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Tuesday, October 17, 2017
 
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Trump, McConnell Make Show of Unity    10/17 06:15

   WASHINGTON (AP) -- Donald Trump and Mitch McConnell have reaffirmed their 
alliance of necessity in a raucous Rose Garden news conference that also 
underscored their sharp differences. The garrulous president claimed they were 
longtime friends, now closer than ever; the reserved Senate Republican leader 
allowed that they share goals and speak often.

   It was a spectacle that mesmerized Washington, as Trump and McConnell 
appeared side by side for more than a half-hour, the president tossing off 
answers --- sometimes mini-speeches --- on all topics while McConnell, 
disciplined as always, delivered brief, scholarly explanations about the 
legislative process and the risks to their party of nominating candidates who 
can't win.

   At various points, the president denounced the Russia-Trump campaign 
investigation, lauded himself for his record on judicial nominations, argued 
wrongly that "it took years for the Reagan administration to get taxes done," 
and claimed that past presidents hadn't necessarily contacted bereaved family 
members to mourn lost service members --- before backtracking on that assertion 
when pressed. He also noted, as he often does, that he won the presidential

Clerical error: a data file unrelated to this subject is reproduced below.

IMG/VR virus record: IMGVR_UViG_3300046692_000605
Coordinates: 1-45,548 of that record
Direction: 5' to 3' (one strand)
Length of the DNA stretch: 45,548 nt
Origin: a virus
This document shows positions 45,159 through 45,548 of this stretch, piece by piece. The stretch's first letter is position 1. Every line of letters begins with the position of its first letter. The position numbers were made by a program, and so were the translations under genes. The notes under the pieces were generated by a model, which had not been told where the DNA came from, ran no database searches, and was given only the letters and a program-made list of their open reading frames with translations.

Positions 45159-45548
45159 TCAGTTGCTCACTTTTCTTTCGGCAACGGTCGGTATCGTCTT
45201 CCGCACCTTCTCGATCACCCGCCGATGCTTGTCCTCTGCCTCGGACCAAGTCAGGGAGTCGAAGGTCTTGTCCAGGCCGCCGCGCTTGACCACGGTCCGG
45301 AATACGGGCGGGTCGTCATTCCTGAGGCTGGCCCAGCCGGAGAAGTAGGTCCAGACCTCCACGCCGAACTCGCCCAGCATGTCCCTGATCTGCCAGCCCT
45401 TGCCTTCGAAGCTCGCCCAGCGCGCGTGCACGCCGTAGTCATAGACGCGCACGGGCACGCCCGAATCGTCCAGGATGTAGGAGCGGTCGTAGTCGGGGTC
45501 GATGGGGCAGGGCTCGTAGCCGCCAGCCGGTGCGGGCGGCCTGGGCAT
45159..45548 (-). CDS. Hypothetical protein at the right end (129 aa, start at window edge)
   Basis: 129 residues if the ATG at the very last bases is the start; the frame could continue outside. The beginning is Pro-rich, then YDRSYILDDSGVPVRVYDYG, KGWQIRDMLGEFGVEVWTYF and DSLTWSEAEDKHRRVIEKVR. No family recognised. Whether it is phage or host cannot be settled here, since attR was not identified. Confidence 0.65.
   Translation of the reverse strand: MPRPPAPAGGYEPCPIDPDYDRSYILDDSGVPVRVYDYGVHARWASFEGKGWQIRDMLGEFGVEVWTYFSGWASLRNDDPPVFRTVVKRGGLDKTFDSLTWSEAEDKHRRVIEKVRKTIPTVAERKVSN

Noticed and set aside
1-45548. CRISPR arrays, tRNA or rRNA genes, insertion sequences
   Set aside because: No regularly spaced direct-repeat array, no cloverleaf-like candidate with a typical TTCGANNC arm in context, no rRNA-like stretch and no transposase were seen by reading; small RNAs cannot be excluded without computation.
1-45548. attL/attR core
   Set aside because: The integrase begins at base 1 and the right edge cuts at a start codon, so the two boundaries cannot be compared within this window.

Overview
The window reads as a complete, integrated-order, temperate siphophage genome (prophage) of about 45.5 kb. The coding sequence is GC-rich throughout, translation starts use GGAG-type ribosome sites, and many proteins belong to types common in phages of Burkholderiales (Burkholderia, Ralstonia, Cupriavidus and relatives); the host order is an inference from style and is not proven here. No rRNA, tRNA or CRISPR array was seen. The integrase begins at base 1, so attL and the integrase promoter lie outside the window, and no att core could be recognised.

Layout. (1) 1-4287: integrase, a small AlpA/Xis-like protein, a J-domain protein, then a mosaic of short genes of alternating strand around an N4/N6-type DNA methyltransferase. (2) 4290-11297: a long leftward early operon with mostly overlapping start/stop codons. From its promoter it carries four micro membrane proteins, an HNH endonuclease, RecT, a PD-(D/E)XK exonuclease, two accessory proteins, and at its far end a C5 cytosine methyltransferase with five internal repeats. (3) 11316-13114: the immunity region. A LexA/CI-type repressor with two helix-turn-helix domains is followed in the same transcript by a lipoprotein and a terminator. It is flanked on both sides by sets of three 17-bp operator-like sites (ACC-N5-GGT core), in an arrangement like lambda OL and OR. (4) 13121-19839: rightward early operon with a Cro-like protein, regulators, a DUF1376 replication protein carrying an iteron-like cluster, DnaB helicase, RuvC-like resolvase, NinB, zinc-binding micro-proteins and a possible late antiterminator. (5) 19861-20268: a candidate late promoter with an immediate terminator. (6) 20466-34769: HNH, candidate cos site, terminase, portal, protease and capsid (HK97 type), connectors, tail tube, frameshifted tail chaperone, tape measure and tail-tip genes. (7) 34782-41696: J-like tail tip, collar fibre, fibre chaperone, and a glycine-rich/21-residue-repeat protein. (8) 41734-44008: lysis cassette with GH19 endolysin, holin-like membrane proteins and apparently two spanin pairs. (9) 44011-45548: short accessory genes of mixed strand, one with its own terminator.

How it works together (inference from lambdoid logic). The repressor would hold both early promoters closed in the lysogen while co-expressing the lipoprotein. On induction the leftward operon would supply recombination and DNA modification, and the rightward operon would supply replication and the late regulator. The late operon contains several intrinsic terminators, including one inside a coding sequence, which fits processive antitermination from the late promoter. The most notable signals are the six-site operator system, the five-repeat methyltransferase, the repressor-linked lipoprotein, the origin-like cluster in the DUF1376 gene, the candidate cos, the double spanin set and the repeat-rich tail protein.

election last fall, and he implored Hillary Clinton to run again.

   In front of a hastily assembled White House press corps, jostling each other 
on the lawn because there wasn't time to bring out chairs, Trump began his 
remarks by saluting McConnell and, as he described it, their longstanding 
friendship.

   "We're probably now closer than ever before," the president proclaimed as 
McConnell grinned stiffly at his side. "My relationship with this gentleman is 
outstanding."

   Trump's former chief strategist, Steve Bannon, over the weekend declared 
all-out political war on the GOP establishment, including McConnell and 
incumbent Republican senators Bannon has deemed unsupportive of the president's 
agenda. Trump said earlier Monday during a Cabinet meeting that he "can 
understand fully how Steve Bannon feels" and even that some in the party 
"should be ashamed of themselves." But he later suggested he might try to talk 
Bannon out of challenging some Senate Republicans whom McConnell has pledged to 
defend.

   "Some of the people that he may be looking at, I'm going to see if we talk 
him out of that, because frankly, they're great people," Trump said.

   Trump's change in tone suggested that McConnell, whose allies regularly do 
battle with Bannon, might have talked Trump into intervening during their lunch 
together.

   "Just so you understand, the Republican Party is very, very unified," Trump 
insisted.

   McConnell took the opportunity to lay out, for the public and for the 
audience of one standing beside him, why he and GOP allies work to protect 
Senate incumbents. He argued that some conservative Republicans nominated in 
the 2010 and 2012 cycles didn't win because they weren't able to "appeal to a 
broader electorate in the general election."

   "You have to nominate people who can actually win, because winners make 
policy and losers go home," McConnell said.